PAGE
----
Garden Thyme (Thymus vulgaris)
Thyme is a popular herb which originally comes from drier Mediterranean regions. There are many different varieties, most of them easily available in the UK. Each variety has a subtly different flavour.
There are some 400 or more varieties of thymes; some are get for cooking with, some are best left to for the bees and to make your garden look and smell beautiful. The most widely used in the kitchen come from of “Thymus vulgaris”, which may be sold as common, English or French thymes or sometimes as winter thyme. However I really like Lemon thyme T. x citriodorus for its lemony flavour.
Please don’t think you ever need to be limited to the small dried leaves you buy in jar from your supermarket; growing and using fresh thyme is a whole different experience. Best to pop to your nearest garden centre for a small pot of thyme which shouldn’t cost you more than £1.50 – less than a jar of dried herbs!
It will be as much at home on a warm windowsill as it would be in a pot outside your back door. It loves to creep over walls or overhand the pots it is planted in. However please don’t be nice to it by overwatering of feeding, or you will kill it! It also prefers gritty well drained soil!
Using thyme in cooking:
Always choose the freshest looking leaves, with green flexible stems. Wash, then either use the whole sprig or remove the leaves and discard the stalk. To strip the leaves from the stems, hold a stalk at the top and then firmly run the thumb and forefinger of your other hand along the stalk from top to bottom – the leaves should break off as you go.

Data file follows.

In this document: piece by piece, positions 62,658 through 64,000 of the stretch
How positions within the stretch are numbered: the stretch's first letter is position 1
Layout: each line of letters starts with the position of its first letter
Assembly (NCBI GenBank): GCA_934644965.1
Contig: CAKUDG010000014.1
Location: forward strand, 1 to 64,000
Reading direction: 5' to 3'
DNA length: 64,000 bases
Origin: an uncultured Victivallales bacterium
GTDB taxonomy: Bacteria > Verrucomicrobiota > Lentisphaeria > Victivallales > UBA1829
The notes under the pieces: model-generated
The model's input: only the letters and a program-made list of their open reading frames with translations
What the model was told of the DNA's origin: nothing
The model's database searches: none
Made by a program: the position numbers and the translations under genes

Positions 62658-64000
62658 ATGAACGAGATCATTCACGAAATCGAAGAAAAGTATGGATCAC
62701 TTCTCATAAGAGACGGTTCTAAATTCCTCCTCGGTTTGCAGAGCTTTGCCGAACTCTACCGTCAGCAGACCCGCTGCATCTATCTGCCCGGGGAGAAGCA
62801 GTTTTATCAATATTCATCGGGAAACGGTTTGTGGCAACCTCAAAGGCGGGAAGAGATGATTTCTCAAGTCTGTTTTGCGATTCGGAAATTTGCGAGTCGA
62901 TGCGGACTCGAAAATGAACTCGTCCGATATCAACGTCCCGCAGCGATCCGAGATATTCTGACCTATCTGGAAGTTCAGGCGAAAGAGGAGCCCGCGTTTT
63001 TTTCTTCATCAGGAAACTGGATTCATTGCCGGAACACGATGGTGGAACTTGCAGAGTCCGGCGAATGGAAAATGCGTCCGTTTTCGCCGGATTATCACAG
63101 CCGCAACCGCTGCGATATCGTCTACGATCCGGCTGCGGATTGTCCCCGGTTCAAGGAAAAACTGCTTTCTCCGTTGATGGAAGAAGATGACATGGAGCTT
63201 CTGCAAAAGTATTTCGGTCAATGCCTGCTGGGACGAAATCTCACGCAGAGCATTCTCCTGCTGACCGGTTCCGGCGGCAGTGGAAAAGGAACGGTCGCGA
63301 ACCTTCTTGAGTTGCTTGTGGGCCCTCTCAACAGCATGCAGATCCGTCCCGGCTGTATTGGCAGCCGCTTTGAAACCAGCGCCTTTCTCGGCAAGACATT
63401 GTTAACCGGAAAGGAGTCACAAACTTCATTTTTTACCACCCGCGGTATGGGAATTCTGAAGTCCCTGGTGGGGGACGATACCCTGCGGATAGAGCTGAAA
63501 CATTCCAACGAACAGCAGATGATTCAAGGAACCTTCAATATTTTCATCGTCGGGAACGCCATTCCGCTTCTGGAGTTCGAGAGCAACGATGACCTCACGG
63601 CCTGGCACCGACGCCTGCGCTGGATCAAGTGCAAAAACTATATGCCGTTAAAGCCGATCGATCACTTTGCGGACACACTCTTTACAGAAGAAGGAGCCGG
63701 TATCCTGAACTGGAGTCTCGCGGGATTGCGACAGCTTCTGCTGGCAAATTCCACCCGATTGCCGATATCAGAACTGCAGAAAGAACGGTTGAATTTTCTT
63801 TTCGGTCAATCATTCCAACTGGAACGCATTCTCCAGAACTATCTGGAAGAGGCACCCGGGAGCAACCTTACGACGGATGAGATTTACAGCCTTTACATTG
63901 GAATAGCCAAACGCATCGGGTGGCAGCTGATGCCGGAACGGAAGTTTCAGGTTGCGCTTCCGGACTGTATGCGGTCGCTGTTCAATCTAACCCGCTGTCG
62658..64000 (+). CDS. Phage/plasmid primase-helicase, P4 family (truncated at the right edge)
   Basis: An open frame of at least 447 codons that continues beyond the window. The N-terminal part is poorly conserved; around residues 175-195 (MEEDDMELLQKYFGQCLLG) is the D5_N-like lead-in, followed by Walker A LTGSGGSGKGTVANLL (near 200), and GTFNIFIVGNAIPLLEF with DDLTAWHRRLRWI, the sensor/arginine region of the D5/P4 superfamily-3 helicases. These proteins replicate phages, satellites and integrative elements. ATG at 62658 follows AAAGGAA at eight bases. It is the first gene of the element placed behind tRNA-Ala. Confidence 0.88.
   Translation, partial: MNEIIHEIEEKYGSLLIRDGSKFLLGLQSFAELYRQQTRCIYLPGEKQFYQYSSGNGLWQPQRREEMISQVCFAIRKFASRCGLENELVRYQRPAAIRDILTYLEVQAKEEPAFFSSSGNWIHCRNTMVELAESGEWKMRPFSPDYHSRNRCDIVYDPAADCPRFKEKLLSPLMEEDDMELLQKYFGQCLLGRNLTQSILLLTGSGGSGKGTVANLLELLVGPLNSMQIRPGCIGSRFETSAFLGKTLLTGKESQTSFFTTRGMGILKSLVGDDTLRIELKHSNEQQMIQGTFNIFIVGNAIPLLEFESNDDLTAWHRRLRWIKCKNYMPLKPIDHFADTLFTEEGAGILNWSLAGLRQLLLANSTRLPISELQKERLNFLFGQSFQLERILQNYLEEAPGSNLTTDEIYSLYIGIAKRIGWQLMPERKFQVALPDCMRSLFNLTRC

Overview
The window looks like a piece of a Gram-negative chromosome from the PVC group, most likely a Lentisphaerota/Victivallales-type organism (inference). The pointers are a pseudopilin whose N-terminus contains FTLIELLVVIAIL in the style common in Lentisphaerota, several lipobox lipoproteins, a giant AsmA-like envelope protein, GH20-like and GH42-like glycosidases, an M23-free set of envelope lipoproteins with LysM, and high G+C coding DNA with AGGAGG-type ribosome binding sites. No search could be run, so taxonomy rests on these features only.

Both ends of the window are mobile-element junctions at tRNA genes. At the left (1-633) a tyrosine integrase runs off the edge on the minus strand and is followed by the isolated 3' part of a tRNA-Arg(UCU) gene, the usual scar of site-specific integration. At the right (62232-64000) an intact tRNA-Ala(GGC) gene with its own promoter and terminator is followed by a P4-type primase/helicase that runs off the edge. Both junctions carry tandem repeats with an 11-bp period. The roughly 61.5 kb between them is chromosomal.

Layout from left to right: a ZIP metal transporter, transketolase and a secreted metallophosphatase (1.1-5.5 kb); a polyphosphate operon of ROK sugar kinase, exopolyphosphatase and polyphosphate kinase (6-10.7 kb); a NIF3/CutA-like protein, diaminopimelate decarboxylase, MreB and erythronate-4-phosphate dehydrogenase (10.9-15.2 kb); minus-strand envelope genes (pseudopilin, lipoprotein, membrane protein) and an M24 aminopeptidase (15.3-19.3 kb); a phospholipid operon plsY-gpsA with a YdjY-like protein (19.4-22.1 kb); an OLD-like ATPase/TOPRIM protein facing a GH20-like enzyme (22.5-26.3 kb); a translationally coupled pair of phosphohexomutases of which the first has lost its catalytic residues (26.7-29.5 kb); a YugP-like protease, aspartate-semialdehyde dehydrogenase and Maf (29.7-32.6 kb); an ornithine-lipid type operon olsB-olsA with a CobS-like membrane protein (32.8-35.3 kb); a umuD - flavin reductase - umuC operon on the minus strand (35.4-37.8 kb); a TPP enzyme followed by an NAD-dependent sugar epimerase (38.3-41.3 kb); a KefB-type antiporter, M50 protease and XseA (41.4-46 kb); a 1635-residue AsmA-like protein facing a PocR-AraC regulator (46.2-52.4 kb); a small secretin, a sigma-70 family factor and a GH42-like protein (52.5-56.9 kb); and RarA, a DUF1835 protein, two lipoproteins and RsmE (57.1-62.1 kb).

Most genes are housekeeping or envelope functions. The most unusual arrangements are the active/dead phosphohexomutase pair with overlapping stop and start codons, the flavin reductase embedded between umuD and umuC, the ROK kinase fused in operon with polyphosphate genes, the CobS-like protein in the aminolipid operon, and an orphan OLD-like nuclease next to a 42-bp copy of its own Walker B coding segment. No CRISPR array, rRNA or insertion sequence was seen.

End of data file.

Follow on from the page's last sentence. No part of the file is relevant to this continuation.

Fresh cut thyme should be wrapped in damp kitchen paper, placed in a perforated bag and stored in the fridge. It will last for up to 5-6 days. Dried thyme should be kept in an airtight container in a cool, dark place – it should last for 4-6 months.
What can you use it for?
Thyme is a potent herb and a “less is more” in terms of quantities and flavour. It can be overpowering if you add it too generously. It has many garnishing uses such as in adding a few finely chopped leaves to some melted butter to glaze young carrots. The uncooked fresh leaves (particularly older ones), , can taste bitter but cooking softens their flavour. I like adding thyme to casseroles, soups and stews with a sprinkle of other herbs such as rosemary and oregano. Omlettes and pizza toppings also always benefit from its flavour. Lemon thyme compliments both chicken and fish dishes.
It’s great to make a honey, thyme and pinenut glaze to coat your chicken on the BBQ
In fact while you’re at it, if you toss a few twigs of thyme or rosemary on the BBQ, you will be rewarded by a wonderful, aromatic blast.
Whilst you’re enjoying the flavour of thyme, you might just find it an interesting topic of conversation to bring up that Thyme used to be used by the Ancient Egyptians for embalming! Not only that, Thyme used to be used to make Tussie Mussies. For the uninitiated, these were posies of strongly scented common herbs which were placed all around the house in the Middle Ages to ward of nasty smells.
Well as they say … there’s no THYME like the present to get started!